WHEREAS the use of the drug methamphetamine is a serious problem in municipalities throughout our country;AND WHEREAS policing agencies across Canada are making record seizures of methamphetamines from super labs in communities across Canada;AND WHEREAS in 2000, Canada imported over 500,000 kilograms of pseudoephedrine, a main ingredient of methamphetamines, a 500% increase over the previous year;AND WHEREAS Canada has no control or monitoring over the sale of large quantities of other chemicals used in the production of methamphetamine, including pseudoephedrine, acetone, red phosphorus and hydriodic acid, all of which are easily obtainable;AND WHEREAS the United States has laws in place to regulate the sale of pseudoephedrine, acetone, red phosphorus and hydriodic acid used in the production of methamphetamine;AND WHEREAS Canadian municipalities are becoming prime shopping territory for American methamphetamine manufacturers looking for chemicals to make this highly addictive drug;
THEREFORE BE IT RESOLVED that the Alberta Association of Municipal Districts and Counties urge the Government of Canada to implement regulations that will strictly control and monitor the sale and possession of large quantities of chemicals used in the production of methamphetamines such as pseudoephedrine, acetone, red phosphorus and hydriodic acid, and institute reporting requirements associated with the sale and possession of these chemicals.
Nearly 10 years ago, the Canadian government received strong advisement from the United States pertaining to the abuse of a drug known as crystal methamphetamine. The use of this highly addictive drug was having costly implications for virtually every sector of society in America, from health to child welfare. The advisement issued to Canada was to watch closely for signs that this drug may be entering our country, as in time, it could have equally devastating effects.Since that advisement, the Canadian government has been involved with international efforts to curb distribution of chemicals used in the production of illicit drugs. However, Canada has not aggressively pursued regulation and monitoring of the sale of chemicals used in the creation of illicit drugs.Subsequently, we have indeed seen the use of methamphetamine grow to a point where it is having a serious impact on many of the residents of our municipalities, regardless of size or location nationally. Every kind of social program, addictions program, health education program and policing program has been implemented throughout this county to educate people about the dangers of substance abuse and help those families and communities affected by addiction. However beneficial these programs may have been, they have had no impact on alleviating the actual presence of, or creation of, drugs in our communities.As municipalities, we have reached a stage in our efforts to address drug abuse where we recognize that our local attempts are not sufficient to stem the flow of contraband substances and the chemicals used to make them. We require clearly enforceable legislation pertaining to the sale and distribution of all chemicals that may be used in the production of methamphetamine, irrespective of quantity or country of origin. The legislation required to adequately enforce distribution and prosecute offenders must include:1. The classification of ALL chemicals, pure or rendered from legitimate product, required to create methamphetamine (known as Class A precursors) including red phosphorus, acetone and hydriodic acid, which are currently excluded or listed as Class B precursors.2. Stricter regulations and an administrative system that will give monitoring agencies a greater ability to track the movement of potential precursor chemicals to determine legitimacy of usage.3. The ability to criminally prosecute to a significant degree when infractions are identified.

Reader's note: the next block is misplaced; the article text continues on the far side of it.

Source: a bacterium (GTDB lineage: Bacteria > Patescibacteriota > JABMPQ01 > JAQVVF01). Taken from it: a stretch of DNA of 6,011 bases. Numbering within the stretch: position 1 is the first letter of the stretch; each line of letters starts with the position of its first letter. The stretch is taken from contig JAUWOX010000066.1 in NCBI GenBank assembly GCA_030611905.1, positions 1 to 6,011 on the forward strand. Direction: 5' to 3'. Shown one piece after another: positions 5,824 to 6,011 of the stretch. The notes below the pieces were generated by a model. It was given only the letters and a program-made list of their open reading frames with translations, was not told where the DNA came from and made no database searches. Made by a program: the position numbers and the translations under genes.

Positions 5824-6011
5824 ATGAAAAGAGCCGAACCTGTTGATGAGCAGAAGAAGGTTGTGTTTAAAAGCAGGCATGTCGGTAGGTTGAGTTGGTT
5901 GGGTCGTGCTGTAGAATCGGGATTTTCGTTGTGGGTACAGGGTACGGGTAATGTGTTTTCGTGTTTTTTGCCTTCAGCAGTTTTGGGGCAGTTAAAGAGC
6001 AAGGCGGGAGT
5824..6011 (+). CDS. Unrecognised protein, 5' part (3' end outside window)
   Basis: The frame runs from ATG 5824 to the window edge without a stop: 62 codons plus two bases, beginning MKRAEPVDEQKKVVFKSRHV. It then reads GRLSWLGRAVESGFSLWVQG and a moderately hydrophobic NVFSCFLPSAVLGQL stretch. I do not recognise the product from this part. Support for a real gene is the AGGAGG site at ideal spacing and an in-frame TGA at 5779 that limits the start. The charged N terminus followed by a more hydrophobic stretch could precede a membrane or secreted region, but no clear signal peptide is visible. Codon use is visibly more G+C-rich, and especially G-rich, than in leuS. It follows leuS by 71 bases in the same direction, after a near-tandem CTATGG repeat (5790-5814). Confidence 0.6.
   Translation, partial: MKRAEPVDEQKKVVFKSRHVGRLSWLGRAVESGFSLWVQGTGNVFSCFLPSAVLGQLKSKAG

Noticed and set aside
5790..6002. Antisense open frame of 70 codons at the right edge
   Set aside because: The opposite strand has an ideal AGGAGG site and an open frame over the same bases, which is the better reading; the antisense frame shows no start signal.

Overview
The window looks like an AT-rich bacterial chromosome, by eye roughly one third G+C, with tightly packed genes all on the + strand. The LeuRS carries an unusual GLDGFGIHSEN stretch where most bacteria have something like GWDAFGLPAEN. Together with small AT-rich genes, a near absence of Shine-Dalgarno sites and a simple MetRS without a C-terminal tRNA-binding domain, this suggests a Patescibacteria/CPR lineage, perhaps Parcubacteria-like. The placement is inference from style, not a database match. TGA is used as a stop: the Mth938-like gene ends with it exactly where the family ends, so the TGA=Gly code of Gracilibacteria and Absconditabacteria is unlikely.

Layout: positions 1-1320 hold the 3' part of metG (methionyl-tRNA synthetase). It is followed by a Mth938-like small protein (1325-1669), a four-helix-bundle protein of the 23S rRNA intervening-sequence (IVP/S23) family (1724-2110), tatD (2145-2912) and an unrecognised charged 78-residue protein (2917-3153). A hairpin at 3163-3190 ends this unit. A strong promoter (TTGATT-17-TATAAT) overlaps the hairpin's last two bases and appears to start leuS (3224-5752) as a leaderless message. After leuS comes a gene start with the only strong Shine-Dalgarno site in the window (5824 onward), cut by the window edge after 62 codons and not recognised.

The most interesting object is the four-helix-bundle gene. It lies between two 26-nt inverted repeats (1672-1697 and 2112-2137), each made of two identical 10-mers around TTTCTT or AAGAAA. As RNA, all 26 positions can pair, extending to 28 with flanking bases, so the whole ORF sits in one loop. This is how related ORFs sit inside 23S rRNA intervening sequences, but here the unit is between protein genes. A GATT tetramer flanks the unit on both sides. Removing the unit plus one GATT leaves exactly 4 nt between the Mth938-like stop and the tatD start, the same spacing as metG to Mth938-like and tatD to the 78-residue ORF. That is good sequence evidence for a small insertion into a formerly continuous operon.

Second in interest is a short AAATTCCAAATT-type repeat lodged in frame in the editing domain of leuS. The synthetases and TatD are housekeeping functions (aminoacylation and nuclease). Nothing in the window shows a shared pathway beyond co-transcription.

The AAMDC has no resolutions currently in effect with respect to this issue.